Plumbing. How to make a Venturi injector tee

When we bought our holiday cottage we quickly found out that the central heating did not work: it was fine heating the upstairs as long as we did not turn on the pump. As soon as we did, the header tank overflowed and the upstairs radiators filled with air. Downstairs radiators remained cold.

After a bit of research we found out that a gravity feed boiler such as a Rayburn needs special plumbing when used with a pumped radiator system. As the previous owner had told us that the Rayburn had been installed by their previous occupant, who had installed it himself, we suspected it had not been plumbed properly.

Inspection soon revealed that it did indeed appear to have been installed without an injector (or venturi) Tee joint. Furthermore the point where the pumped radiator circuit returned to the gravity feed loop was well away from the boiler and actually fairly near the header tank.

Rayburn's instructions, as well as the instructions for most other gravity-circulation boilers, show the plumbing system. The Venturi action should not need to be strong. It just needs to be enough of a venturi that operating the pump does not over-ride the normal gravity circulation and force water the wrong way round, sucking air down the expansion pipe (as ours did) and filling the radiators with air. Or if the reverse pressure is not that strong, forcing reverse flow through the hot water cylinder and pumping the hot water out of that into the radiators.

Excessive venturi action could in fact force water up the expansion pipe into the header tank, circulating water through the tank. Clearly not desirable!

Injector T joints are not uncommon on the www - but there are far fewer diagrams of them than there are price, and prices vary from about £15 to over £50.

There's nothing magical about a venturi, so I visited PTS, our local plumber's merchant and after a helpful chat, bought a few bits.

[image 1/IMG_3038/JPG] [image 2/IMG_3039/JPG] [image 3/IMG_3040/JPG]  

Photo 1 shows the bits I used to make the venturi:

Photo 2 shows the 22mm male to 15mm reducer cut down to about 3mm on the 22mm male end, with the 15m tube soldered in place

Photo 3 shows the venturi in place in the tee junction.

The two drawings below show the parts used to make the injector tee and, below, how the injector Tee combines pumped radiator circulation with the gravity feed hot water circulation. InjectorTParts/png InjectorT/png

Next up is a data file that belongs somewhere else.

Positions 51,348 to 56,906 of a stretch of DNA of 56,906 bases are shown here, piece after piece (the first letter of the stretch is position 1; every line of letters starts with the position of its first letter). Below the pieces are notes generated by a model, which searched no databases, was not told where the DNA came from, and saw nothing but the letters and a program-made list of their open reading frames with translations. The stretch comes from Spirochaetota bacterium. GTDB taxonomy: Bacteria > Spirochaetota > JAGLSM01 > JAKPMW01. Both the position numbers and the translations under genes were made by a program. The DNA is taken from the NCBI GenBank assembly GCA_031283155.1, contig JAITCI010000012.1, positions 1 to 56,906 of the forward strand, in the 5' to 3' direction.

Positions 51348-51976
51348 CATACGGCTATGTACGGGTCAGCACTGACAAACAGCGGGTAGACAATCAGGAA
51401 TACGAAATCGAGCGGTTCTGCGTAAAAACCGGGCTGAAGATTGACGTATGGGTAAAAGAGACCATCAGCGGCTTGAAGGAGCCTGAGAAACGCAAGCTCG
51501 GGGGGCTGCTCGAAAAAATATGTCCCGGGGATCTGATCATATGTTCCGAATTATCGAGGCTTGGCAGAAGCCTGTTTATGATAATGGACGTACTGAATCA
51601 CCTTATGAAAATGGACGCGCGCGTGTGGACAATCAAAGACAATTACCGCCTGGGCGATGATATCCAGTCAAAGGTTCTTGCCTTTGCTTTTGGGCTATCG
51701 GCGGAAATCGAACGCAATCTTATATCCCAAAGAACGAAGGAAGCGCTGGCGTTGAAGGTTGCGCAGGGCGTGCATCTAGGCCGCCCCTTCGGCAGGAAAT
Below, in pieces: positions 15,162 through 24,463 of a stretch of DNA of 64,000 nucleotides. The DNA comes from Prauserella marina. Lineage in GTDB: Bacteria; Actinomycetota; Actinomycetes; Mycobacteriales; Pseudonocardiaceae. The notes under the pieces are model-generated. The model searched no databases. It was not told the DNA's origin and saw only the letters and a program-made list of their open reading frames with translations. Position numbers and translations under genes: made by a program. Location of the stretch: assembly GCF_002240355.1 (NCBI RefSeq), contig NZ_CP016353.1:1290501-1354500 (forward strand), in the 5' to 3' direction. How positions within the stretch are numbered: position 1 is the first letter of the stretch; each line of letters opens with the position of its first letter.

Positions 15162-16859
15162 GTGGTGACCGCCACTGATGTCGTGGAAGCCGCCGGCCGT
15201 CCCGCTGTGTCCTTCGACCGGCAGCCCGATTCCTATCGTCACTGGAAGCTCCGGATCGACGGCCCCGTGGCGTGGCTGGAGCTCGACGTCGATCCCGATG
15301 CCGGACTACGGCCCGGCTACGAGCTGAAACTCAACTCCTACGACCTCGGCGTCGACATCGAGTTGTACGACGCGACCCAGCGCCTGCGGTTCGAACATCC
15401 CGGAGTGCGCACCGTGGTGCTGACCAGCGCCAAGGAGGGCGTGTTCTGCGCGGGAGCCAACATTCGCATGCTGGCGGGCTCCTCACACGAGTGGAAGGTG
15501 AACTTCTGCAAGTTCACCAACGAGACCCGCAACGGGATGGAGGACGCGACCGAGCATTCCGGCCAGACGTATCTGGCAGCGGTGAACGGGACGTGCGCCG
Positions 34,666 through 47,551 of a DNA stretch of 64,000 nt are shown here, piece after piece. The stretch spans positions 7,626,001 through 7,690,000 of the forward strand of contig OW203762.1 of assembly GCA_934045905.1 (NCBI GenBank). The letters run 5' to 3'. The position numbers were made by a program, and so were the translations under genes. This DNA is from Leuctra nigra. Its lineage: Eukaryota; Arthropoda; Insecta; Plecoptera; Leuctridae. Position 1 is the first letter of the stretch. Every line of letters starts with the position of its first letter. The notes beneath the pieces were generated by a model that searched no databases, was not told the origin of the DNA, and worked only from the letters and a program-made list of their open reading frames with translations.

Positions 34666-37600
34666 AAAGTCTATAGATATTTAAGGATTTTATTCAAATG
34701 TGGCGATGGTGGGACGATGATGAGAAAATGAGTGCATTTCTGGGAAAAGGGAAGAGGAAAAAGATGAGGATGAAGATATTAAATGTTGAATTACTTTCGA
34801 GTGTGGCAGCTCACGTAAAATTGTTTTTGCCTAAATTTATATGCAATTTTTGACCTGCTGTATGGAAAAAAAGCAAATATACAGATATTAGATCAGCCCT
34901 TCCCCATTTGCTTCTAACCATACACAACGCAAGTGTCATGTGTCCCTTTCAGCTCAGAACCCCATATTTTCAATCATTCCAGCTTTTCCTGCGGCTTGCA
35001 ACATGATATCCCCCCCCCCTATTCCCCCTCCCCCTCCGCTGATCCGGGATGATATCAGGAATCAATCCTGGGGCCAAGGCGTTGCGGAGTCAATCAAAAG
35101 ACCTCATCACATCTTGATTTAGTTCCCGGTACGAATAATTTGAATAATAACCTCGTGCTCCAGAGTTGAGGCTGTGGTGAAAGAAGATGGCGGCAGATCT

I pre-soldered the 15mm nozzle into the reducer. It doesn't need to be a water-tight joint as it's for fluidic effect. My venturi is going to be horizontal so even if the solder re-melted it should be no problem. If I were going to mount it vertically I should have used a centre-punch and a suitable mandrel to make a mechanically sound joint first.

The assembled nozzle is held in place by the positioning stop inside the T joint and the 22mm pipe from the radiators. It will probably get soldered when assembling the whole, but it does not matter whether it's soldered or not.

Afterword 1

circulation/png Thursday the 1st of September, 2011.
The plumbing eventually got sorted. The layout of the system is as the diagram right. There was indeed an injector tee but it was fitted in the ceiling, so about 6 feet above the Rayburn. I moved it rather that fit the one described above. The nozzle of the official Tee is a little smaller than the internal diameter of the 15mm pipe I used.

I also found that the central heating pump was set to maximum - not a good idea. The heating now works, but is not quite ideal: the central heating take off point should be as close as possible to the Rayburn. It is a good distance from the Rayburn (at point B on the diagram) and pipe resistance will still tend to favour some back flow through the cylinder - especially if the pump is turned too high. The horizontal pipes in the ceiling are also not ideal for gravity circulation.

Afterword 2

It has been suggested that an improvement may be made by using a longer length of thin pipe to put the venturi further away from the bend.

My own thoughts are:
A venturi operates by virtue of the fact that the pressure in a moving fluid is lower than that in still liquid. The faster the movement, the lower the pressure.

A bend just before the venturi would cause vortices which themselves are areas of reduced pressure. At a distance from the bend, flow would be more laminar.

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Page first published Thursday the 4th of March, 2010
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